Even though there may be some positive outcomes of the Paleo trend, the diet has several flaws that I can’t get over. If people feel better following this lifestyle, then it’s hard to argue with that. I’m all for people doing what feels right. But could the reason behind the newfound euphoria be that they got rid of the junk? Of course you’ll feel better – and likely lose weight – if you curtail refined carbs, salty processed meals and sugar-laden treats.
Yes, we should be eating more whole, fresh foods. But the rationale to completely eliminate dairy, grains and beans just doesn’t hold up for me. Why miss out on a Greek yogurt parfait in the morning or a wedge of brie with a warm, crunchy baguette in the evening? Oh yeah, no baguette either.
Maybe it’s good to cut down on white, refined grains, but why miss out on oatmeal and the vast array of tasty, nutritious whole grains, such as farro, quinoa, bulgur, millet and spelt. These are all amazing ancient grains – are they just not ancient enough?
Beans and legumes are wonderful fiber-rich plant proteins. I can’t imagine banning these nutritional powerhouses. That means no hummus or falafel, no chili with beans, no black bean veggie burgers, no lentil curries and no bean salads. Oh, and I love beans and whole grains together – why eliminate these nutritious plant-based foods that have tons of research demonstrating their health protective properties? We should be eating more of them – not following a plan that forbids them.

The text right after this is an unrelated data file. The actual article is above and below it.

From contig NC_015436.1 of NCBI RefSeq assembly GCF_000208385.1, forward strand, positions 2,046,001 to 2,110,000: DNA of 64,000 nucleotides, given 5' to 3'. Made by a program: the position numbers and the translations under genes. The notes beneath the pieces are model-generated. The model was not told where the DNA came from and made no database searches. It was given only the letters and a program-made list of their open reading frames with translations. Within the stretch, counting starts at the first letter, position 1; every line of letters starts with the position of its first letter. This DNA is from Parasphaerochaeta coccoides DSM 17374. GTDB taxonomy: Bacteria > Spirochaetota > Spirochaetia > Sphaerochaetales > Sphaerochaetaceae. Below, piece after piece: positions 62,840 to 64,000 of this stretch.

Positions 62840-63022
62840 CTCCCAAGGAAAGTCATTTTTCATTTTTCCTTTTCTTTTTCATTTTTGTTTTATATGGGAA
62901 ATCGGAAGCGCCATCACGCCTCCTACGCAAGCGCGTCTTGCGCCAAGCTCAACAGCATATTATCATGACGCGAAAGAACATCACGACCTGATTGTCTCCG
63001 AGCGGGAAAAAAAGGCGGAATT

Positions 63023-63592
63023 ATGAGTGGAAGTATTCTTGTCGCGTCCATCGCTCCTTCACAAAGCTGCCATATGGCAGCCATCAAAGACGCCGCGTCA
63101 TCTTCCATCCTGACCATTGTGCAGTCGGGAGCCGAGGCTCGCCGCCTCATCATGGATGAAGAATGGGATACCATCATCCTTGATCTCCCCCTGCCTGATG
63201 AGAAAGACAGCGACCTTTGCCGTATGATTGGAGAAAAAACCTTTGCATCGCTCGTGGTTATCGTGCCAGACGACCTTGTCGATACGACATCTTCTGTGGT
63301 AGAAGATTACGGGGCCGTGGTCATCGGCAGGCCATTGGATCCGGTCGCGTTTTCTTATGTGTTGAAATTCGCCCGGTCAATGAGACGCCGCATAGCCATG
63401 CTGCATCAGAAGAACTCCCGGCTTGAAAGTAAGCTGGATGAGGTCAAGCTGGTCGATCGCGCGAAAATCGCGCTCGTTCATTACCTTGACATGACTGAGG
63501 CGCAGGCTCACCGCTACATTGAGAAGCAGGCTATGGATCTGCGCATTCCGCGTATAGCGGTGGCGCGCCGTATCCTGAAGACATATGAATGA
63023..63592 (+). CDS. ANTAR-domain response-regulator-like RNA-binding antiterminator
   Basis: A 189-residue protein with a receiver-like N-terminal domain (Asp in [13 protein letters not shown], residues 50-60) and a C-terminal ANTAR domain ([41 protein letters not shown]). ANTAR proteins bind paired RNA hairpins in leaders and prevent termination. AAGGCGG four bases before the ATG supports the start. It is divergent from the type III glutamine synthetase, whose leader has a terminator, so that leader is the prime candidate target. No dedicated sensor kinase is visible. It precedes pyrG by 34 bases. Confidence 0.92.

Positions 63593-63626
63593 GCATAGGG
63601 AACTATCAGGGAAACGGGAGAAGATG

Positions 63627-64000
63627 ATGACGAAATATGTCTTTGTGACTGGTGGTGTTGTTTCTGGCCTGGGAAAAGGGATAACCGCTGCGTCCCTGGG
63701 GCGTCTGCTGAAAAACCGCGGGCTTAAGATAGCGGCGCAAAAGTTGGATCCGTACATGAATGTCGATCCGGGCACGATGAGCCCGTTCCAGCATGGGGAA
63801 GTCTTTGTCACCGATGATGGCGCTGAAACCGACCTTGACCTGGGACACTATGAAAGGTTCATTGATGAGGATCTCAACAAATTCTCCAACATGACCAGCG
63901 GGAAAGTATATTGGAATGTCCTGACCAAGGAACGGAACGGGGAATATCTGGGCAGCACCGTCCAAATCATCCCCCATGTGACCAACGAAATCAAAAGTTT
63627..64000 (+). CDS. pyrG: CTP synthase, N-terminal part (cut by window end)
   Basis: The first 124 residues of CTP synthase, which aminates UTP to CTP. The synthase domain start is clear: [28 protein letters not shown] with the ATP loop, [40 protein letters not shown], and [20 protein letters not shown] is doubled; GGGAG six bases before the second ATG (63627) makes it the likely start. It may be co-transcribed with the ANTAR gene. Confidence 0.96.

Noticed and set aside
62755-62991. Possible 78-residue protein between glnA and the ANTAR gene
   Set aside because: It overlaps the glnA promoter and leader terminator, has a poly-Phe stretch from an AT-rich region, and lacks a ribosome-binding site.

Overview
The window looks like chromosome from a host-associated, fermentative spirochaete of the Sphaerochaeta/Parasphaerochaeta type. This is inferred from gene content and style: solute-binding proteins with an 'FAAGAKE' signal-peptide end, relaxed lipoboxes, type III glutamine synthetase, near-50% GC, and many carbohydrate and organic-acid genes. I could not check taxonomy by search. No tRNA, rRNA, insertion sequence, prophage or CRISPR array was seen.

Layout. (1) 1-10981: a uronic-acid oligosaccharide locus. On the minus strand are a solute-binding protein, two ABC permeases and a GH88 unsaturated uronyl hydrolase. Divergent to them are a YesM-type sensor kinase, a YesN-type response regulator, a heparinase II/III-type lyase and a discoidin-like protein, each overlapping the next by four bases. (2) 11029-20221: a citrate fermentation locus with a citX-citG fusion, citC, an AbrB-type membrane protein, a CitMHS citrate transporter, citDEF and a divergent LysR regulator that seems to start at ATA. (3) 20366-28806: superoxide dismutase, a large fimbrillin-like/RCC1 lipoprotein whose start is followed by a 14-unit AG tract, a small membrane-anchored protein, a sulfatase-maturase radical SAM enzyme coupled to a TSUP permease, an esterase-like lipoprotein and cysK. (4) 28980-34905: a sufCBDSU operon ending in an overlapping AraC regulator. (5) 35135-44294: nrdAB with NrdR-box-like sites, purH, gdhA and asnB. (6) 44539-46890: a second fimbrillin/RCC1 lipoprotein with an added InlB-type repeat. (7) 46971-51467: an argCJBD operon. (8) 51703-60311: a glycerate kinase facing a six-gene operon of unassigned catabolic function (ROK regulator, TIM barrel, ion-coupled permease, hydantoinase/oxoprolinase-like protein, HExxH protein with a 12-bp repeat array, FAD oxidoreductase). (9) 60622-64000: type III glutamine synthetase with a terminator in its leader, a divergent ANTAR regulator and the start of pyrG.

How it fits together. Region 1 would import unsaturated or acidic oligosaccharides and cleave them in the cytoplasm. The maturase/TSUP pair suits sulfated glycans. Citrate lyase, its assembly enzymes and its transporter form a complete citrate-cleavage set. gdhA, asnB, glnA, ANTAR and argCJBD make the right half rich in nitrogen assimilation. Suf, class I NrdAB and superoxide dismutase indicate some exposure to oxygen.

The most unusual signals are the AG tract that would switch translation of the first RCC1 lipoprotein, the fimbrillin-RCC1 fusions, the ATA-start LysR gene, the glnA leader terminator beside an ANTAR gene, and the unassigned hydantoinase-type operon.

Sure, some Paleo followers interpret the restrictions differently and allow for some of these foods, but why have so many arbitrary rules? Why spend time trying to determine if a food is truly Paleo or not?
My biggest problem is the idea of putting a label on the way we eat. Nutrition shouldn’t be an exclusive club. It shouldn’t be about what we delete – but what we eat. It’s easy to fall into the trap of ascribing foods as good and evil. Paleo has some things right, but I think the diet gets a lot wrong, too. I’d rather have people pick the best of Paleo and skip the rest – then just say they’re enjoying a healthy diet.